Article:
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Neo-Nazi music group makes the Czech Republic's Top 10

Prague, 7.11.2014 21:06, (ROMEA)
The lead singer for the Czech neo-Nazi band Ortel (left) was photographed participating in this anti-Romani march on 24 August 2013 in Plzeň, which was attended by approximately 150 neo-Nazis. (Source: csaf.cz)
The lead singer for the Czech neo-Nazi band Ortel (left) was photographed participating in this anti-Romani march on 24 August 2013 in Plzeň, which was attended by approximately 150 neo-Nazis. (Source: csaf.cz)

According to the preliminary results of this year's "Český Slavík" (Czech Nightingale) questionnaire about music preferences, the neo-Nazi band Ortel from Plzeň is among the Top 10 bands in the country. The group's hateful lyrics primarily target religious minorities and Romani people.  

Ortel's song "Hadr" ("Rag") was once the anthem of the neo-Nazi Workers' Party prior to its dissolution by the courts. "These white warriors are doing their best to make up for their failure on the political scene with success in the field of music. Where else might they find more fertile ground for their crypto-racist, latent white power drivel than among Czech rock fans (of beer-drinking big beat music)? That's how the Ortel band was created," Vojtěch Libich writes on the Czech culture website G.cz, where he names in detail the reasons why Ortel is "a bunch of not very cleverly disguised Nazis".  

From the rules of the "Czech Nightingale" questionnaire

"The organizer reserves the right to exclude from this questionnaire any musical group or singer whose verbal or visual output might contravene the legal order of the Czech Republic or might violate the principles of good morals or the principles of elementary human decency. This concerns, for example, outputs that might support ideas or movements aimed at suppressing human rights and freedoms, supporting racial hatred, inciting others to violence or to commit crimes, endangering the upbringing of children, or lyrics containing crude, insulting, vulgar expressions or formulations, etc., that exceed generally acceptable limits in society."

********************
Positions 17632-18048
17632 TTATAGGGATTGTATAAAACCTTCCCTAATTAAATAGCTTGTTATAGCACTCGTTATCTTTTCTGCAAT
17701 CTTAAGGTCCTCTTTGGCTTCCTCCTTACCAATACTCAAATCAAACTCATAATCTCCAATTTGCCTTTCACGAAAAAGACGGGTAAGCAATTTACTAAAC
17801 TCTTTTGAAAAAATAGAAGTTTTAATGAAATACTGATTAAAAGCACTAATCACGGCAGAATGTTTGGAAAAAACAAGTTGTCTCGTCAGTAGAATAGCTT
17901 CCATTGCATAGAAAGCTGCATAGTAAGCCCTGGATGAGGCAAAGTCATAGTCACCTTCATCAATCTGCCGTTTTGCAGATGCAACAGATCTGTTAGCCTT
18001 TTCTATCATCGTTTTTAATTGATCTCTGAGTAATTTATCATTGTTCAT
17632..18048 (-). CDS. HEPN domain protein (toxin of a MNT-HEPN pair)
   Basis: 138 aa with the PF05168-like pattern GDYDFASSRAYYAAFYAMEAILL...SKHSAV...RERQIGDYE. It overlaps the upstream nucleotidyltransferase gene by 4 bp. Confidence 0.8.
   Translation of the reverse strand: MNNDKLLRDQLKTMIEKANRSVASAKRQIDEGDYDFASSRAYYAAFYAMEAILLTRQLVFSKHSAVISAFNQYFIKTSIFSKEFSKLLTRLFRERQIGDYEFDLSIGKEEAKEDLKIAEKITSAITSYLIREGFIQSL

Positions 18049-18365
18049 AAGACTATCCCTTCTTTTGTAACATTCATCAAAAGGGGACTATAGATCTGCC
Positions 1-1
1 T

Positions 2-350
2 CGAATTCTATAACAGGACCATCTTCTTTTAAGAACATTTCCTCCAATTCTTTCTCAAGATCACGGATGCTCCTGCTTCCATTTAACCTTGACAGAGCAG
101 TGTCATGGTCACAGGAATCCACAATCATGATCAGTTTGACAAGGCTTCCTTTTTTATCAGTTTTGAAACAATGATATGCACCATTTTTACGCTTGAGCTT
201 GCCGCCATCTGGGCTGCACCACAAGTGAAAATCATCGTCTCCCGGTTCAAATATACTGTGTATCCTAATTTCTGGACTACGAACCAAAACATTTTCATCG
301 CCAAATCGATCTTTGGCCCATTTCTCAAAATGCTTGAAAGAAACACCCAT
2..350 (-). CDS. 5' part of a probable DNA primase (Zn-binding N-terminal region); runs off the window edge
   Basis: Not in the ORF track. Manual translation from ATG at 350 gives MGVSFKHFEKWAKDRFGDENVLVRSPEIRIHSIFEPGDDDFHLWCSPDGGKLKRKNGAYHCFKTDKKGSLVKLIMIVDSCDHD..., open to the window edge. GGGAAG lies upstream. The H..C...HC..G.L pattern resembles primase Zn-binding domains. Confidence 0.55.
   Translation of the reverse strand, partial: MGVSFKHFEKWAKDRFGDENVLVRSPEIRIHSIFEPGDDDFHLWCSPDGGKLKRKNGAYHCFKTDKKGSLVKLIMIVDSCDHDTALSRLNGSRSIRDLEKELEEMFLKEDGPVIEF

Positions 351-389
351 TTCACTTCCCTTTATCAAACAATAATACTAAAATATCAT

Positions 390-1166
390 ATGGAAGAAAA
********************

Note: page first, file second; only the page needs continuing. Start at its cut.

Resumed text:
The founder of Ortel, who calls himself Tomáš Ortel, is also the founder of the neo-Nazi cult band Conflict 88. The number 88 is a neo-Nazi cryptogram for the Nazi greeting "Heil Hitler".  

Ortel himself, however, is the moderate neo-Nazi in the band. "He has edited all of the blatantly 'defective' passages from their lyrics and made sure to package his racist, ultra-right opinions in legal garb. Ortel's songs are characterized by anti-Muslim, anti-Romani, homophobic rhetoric, all within the boundaries of permitted hinting," Libich writes.    

Clubs where Ortel performs have faced boycotts by other bands. Last month the Plzeň-based group Positive Mind, together with the bands Donnie Darko and Emmett Brown, canceled their concerts in the Kain club in Prague after Ortel was scheduled to play there.

"The rise in popularity of this group is responsible for the marches by the latent and not-so-latent nationalists in Plzeň (members of Ortel stand in the front row of those events). We do not support patriotism in this form of display. You can believe what you want, but the club is organizing [Ortel's] production quite consciously. Ortel is slowly but surely being played more often on the radio and more contemporary music fans are becoming aware of them. This is wrong, and if you disagree, then do the work of finding something out about Czech history on Wikipedia, for example. Wake up, read, think for yourself. Don't excuse everything by talking about the Romani problem, develop your own opinion about the problems and woes of our everyday life," Positive Mind posted to its Facebook profile when announcing the cancellation.

ryz, translated by Gwendolyn Albert
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Tags:  

Questionnaire, Extremism, Hudba, Neo-Nazism, Racism



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